The Scream franchise has its hits and misses. The self-aware slasher often crosses the line of being too recursive, while ironically afraid to take the risks it overtly states are possible.
In the second act of every instalment, a genre-savvy sidekick painstakingly outlines the ironclad ‘rules’ of the genre. 1980s slasher films were highly conventionalised: as one character points out this time, the formula was a product of its time. Even though the Screams pay slavish homage to the 1980s cycle, they’re trapped by their own 1990s ‘teenie-kill’ conventions, where the cast of magazine heartthrobs are too famous to die.
Scream VI kicks off in the traditional way: a cameo from a fresh blonde scream queen whose character considers herself a horror aficionado. Things take an interesting turn from there, launching into the most engaging Scream movie since the original. We’ve finally left the sleepy town of Woodsboro, long plagued by a masked killer Ghostface. The new generation of teens have moved to New York, but their past soon catches up with them.
In a better timeline, the fifth instalment was not annoyingly also titled ‘Scream’ but followed Scr3am and Scre4m to be 5cream. Scream (the fifth, 2022) implemented some bold but long-overdue updates: one of the core trio fell, and a new pair of protagonists were introduced.
The original heroine Sidney Prescott (Neve Campbell) has finally retired in favour of a new duo: half-sisters Sam and Tara Carpenter, played by Melissa Barrera and Jenna Ortega. Sam is the daughter of the original Ghostface, and Skeet Ulrich returns as the imaginary devil on her shoulder. Torn between her protective instincts for Tara and a hereditary bloodlust, Sam is easily the most interesting character the franchise has introduced.
Barrera and Ortega never miss a note: their tense chemistry drives the narrative whenever the convoluted plot stumbles. With Sidney out of play and Dewey (David Arquette) slain, the only original Woodsboro survivor in Scream VI is Gale (Courtney Cox).
Having a core cast member around might risk outshining the new leads, but if anything Gale is under-utilised this time around. As a true-crime journalist whose livelihood is entangled with sensationalising the murders, she’s complicit in – if not responsible for – the vilification of Sam for violently avenging herself on her would-be killers in the last film.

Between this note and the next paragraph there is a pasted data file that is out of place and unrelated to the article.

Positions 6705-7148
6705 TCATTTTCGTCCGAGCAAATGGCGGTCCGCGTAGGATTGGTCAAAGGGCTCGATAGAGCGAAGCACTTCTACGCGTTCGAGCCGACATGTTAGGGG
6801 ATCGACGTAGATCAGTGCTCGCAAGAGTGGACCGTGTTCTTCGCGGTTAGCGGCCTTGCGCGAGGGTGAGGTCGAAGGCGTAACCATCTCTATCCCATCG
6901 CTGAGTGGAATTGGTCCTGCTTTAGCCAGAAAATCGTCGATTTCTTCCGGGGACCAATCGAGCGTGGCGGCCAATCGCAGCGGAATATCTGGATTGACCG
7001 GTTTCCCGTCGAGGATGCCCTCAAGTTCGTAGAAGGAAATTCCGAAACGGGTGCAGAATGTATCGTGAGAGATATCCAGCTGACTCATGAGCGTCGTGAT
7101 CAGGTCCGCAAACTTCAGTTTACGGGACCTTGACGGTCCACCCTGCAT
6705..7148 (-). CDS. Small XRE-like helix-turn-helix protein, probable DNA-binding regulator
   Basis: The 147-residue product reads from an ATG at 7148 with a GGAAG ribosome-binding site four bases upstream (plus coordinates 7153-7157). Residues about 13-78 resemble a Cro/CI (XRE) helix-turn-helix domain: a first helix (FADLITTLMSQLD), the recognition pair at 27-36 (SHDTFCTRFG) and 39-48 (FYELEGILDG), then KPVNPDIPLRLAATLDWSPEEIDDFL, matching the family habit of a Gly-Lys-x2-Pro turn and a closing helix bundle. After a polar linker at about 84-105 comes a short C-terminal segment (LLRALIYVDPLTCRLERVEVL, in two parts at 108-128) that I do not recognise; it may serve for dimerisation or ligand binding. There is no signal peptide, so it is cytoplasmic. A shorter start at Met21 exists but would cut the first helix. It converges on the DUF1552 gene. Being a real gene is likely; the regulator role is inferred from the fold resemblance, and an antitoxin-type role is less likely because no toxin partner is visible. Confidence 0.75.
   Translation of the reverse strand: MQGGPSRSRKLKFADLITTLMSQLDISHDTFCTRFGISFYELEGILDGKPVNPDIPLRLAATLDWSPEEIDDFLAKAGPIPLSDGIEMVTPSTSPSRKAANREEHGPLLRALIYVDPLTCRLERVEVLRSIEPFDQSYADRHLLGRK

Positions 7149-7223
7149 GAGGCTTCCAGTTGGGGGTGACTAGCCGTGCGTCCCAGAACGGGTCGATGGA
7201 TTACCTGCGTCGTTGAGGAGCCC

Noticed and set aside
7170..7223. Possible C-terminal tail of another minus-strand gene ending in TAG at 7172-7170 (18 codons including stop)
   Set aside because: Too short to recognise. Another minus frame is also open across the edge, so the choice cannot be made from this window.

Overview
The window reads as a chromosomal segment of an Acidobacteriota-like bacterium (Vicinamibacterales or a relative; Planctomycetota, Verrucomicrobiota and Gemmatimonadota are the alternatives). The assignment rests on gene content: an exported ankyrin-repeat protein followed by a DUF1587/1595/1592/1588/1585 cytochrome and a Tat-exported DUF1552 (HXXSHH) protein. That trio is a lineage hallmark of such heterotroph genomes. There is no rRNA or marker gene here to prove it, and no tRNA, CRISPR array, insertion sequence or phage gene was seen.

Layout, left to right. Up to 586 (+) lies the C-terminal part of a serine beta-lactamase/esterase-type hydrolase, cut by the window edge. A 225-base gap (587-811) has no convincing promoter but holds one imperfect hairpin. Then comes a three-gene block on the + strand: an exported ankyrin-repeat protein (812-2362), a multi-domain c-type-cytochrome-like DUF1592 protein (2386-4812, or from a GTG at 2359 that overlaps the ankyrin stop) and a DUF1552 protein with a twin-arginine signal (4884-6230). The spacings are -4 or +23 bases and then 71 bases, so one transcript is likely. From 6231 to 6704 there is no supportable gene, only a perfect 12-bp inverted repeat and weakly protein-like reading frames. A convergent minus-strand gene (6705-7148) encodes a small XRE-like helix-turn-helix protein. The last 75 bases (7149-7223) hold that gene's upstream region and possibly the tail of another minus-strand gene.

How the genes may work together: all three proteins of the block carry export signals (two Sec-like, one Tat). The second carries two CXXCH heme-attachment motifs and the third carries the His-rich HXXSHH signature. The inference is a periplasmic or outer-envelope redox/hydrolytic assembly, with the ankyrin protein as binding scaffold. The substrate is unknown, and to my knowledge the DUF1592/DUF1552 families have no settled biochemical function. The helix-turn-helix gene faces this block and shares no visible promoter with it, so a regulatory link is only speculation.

Gale’s presence highlights something that distinguishes Scream universe from traditional slashers and the fictional Stab movies (the in-universe movie adaptations of the Woodsboro murders: it’s complicated).
In Scream, Ghostface’s avid fan culture is a lot like contemporary true-crime fandom. The classic slashers drew loosely from real-world moral panics around stranger danger, but the masked maniacs were a fictional fixture. Freddy Kreuger was literally the stuff of nightmares, a supernatural force lumped in with the ordinary (if extraordinarily hard to terminate) killers like Michael Myers of Halloween and the Voorhees of Friday the 13th.
Freddy was a creation of the late Wes Craven, the director who went on to satirise his own work in the first Scream films. Look closely and you’ll spot these classic movie monsters in Scream VI. Gale would have been an excellent vehicle to comment on the blurring of fiction and reality, and the tastelessness of casting Sam in the role of celebrity-monster.
The other weak points are identical to the last four instalments: a villain revelation that prioritises surprise over sense, and the laborious monologues about how the ‘rules’ of the slasher have changed. Despite ominous forecasts from the genre-savvy Mindy (Jasmin Savoy-Brown), Scream VI plays it safe with the slaughter.
Slash, rinse, repeat
In the universe of Scream, characters become pathologically obsessed with repetition and imitation. There’s some interesting overlaps between psychological compulsion and genre fidelity, but directors Matt Bettinelli-Olpin and Tyler Gillett aren’t nearly as interested in exploring that as they are peppering visual references into every frame. Without much narrative depth, Sam’s hallucinations of her killer father should be unforgivably cheesy, but Barrera sells it every minute she’s on screen.
There’s always been an unusual affinity between the Final Girl and the slasher. When Carol Clover first coined the term in her book Men, Women and Chain Saws, she noted a growing slippage between protagonist and antagonist in the slasher.
The final girl’s outsider status seems to draw her closer to killer. Barrera walks a tightrope as the murderous heroine. Of all the predictable elements in a franchise that delights in predictions, Barrera’s inevitable snap as a slasher-by-birthright is fabulously vindicating. Expect screams of delight more than screams of terror, but screams there will be.
There are few franchises where the sixth instalment is as strong as the first, but as Sam teaches us: sometimes the best thing to do is embrace what you really are.
Scream VI is in cinemas now.